When mink kits were infected neonatally with a highly virulent strain of Aleutian disease virus (ADV), 100% of both Aleutian and non-Aleutian genotype mink died of interstitial pneumonia characterized by permissive ADV infection of alveolar type II cells. Treatment of infected kits with either mink anti-ADV gamma globulin or mouse monoclonal antibodies against ADV structural proteins reduced mortality by 50 to 75% and drastically reduced the severity of clinical signs. Interestingly, mink kits that survived the acute pulmonary disease all developed the chronic form of immune complex-mediated Aleutian disease. Thus, the antibodies directed against ADV structural proteins were capable of modulating the in vivo pathogenicity from an acute fulminant disease to a chronic immune complex-mediated disorder. The mechanism of this modulation was examined by strand-specific in situ hybridization. We found that the number of ADV-infected type II cells was the same in both untreated and antibody-treated kits. However, in the treated kits, viral replication and transcription were restricted at the cellular level. These data suggested that antibodies prevented acute viral pneumonia by restricting the intracellular level of viral replication and that the relevant antigenic determinants were contained within the viral structural proteins. The restricted levels of viral replication and transcription seen in antibody-treated mink kits resembled the levels observed in infected adult mink and suggested a role of antiviral antibodies in development of persistent infection and chronic immune complex disease.
PubMed ID
2535756 View in PubMed
Less detail

Role of alveolar type II cells and of surfactant-associated protein C mRNA levels in the pathogenesis of respiratory distress in mink kits infected with Aleutian mink disease parvovirus.

https://arctichealth.org/en/permalink/ahliterature59403
Source
J Virol. 1994 Apr;68(4):2720-5
Publication Type
Article
Date
Apr-1994
Author
B. Viuff
B. Aasted
S. Alexandersen
Author Affiliation
Department of Pharmacology and Pathobiology, Agricultural University of Copenhagen, Frederiksberg C, Denmark.
Source
J Virol. 1994 Apr;68(4):2720-5
Date
Apr-1994
Language
English
Publication Type
Article
Keywords
Aleutian Mink Disease - etiology
Aleutian Mink Disease Virus - genetics - growth & development
Animals
Animals, Newborn
DNA, Viral - isolation & purification
Humans
In Situ Hybridization
Infant, Newborn
Mink
Molecular Sequence Data
Proteolipids - biosynthesis - genetics
Pulmonary Alveoli - cytology - metabolism - microbiology
Pulmonary Surfactants - biosynthesis - genetics
RNA Probes
RNA, Messenger - isolation & purification
Research Support, Non-U.S. Gov't
Respiratory Distress Syndrome, Newborn - veterinary
Abstract
Neonatal mink kits infected with Aleutian mink disease parvovirus (ADV) develop an acute interstitial pneumonia with clinical symptoms and pathological lesions that resemble those seen in preterm human infants with respiratory distress syndrome and in human adults with adult respiratory distress syndrome. We have previously suggested that ADV replicates in the alveolar type II epithelial cells of the lung. By using double in situ hybridization, with the simultaneous use of a probe to detect ADV replication and a probe to demonstrate alveolar type II cells, we now confirm this hypothesis. Furthermore, Northern (RNA) blot hybridization showed that the infection caused a significant decrease of surfactant-associated protein C mRNA produced by the alveolar type II cells. We therefore suggest that the severe clinical symptoms and pathological changes characterized by hyaline membrane formation observed in ADV-infected mink kits are caused by a dysfunction of alveolar surfactant similar to that observed in respiratory distress syndrome in preterm infants. However, in the infected mink kits the dysfunction is due to the replication of ADV in the lungs, whereas the dysfunction of surfactant in preterm infants is due to lung immaturity.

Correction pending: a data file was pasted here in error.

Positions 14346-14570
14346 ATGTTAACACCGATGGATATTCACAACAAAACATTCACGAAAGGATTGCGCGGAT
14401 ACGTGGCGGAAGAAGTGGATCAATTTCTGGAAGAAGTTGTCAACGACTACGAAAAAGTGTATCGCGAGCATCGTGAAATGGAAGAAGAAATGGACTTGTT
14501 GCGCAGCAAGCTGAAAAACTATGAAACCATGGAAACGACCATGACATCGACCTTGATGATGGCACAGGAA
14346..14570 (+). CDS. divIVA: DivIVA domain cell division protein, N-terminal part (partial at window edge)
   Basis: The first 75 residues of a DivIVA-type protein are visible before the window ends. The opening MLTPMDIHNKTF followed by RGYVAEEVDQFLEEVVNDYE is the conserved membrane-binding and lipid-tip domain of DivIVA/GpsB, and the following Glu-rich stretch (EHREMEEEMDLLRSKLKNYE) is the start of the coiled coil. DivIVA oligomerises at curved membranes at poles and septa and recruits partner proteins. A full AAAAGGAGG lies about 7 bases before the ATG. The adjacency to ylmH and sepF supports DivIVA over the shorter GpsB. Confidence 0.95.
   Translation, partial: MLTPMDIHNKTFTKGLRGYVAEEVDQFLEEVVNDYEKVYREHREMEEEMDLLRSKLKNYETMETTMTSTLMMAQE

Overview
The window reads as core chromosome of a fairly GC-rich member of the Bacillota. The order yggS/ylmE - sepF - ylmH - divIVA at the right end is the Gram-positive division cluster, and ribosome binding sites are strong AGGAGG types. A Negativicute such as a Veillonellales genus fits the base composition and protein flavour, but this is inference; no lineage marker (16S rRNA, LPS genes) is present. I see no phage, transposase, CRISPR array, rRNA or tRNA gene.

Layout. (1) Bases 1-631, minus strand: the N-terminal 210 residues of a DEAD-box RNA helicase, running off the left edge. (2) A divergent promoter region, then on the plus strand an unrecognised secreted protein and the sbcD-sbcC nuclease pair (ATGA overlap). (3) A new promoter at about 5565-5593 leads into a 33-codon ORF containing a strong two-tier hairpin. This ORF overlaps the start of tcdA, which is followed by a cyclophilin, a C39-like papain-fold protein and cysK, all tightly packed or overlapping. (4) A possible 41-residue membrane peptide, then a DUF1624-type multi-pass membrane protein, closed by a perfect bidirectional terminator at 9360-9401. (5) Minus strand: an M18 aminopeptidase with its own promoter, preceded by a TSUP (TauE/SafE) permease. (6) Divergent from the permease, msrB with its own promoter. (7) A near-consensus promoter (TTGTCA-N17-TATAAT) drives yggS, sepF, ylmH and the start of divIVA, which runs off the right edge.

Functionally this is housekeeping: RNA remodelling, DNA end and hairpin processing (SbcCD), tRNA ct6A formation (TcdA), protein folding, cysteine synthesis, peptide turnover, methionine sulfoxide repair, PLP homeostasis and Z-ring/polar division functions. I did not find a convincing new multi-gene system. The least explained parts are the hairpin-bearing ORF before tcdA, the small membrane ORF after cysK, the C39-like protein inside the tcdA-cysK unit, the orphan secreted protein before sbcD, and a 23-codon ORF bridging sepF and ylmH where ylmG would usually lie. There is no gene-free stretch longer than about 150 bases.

PubMed ID
8139047 View in PubMed
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[Some molecular-biological and immunological aspects of Aleutian disease of mink]

https://arctichealth.org/en/permalink/ahliterature6704
Source
Zh Mikrobiol Epidemiol Immunobiol. 2002 Nov-Dec;(6):111-6
Publication Type
Article
Author
E B Faizuloev
Author Affiliation
Andzhaparidze Research Institute of Viral Preparations, Moscow, Russia.
Source
Zh Mikrobiol Epidemiol Immunobiol. 2002 Nov-Dec;(6):111-6
Language
Russian
Publication Type
Article
Keywords
Age Factors
Aleutian Mink Disease - genetics - immunology - virology
Aleutian Mink Disease Virus - genetics - immunology - pathogenicity
Animals
Antibodies, Viral - immunology
Antibody-Dependent Enhancement
B-Lymphocytes - immunology
Dendritic Cells - immunology
English Abstract
Gene Expression Regulation, Viral - immunology
Immunity, Cellular - physiology
Interleukin-6 - immunology
Macrophages - immunology
Mink
Promoter Regions (Genetics) - immunology
Abstract
Information on the development of the infectious process in the Aleutian disease of minks (ADM) on the molecular level, are updated. In particular, the decisive role played by the ABM virus infection of the cells of the immune system (B lymphocytes, macrophages, follicular dendritic cells) and the possible involvement of the mechanism of the antibody-dependent aggravation of this infection are pointed out. In addition, the role of the weak ADM virus promoter p36, the immune status of minks and their age in the determination of the acute or "slow" character of the course of the disease are considered.
PubMed ID
12506642 View in PubMed
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7 records – page 1 of 1.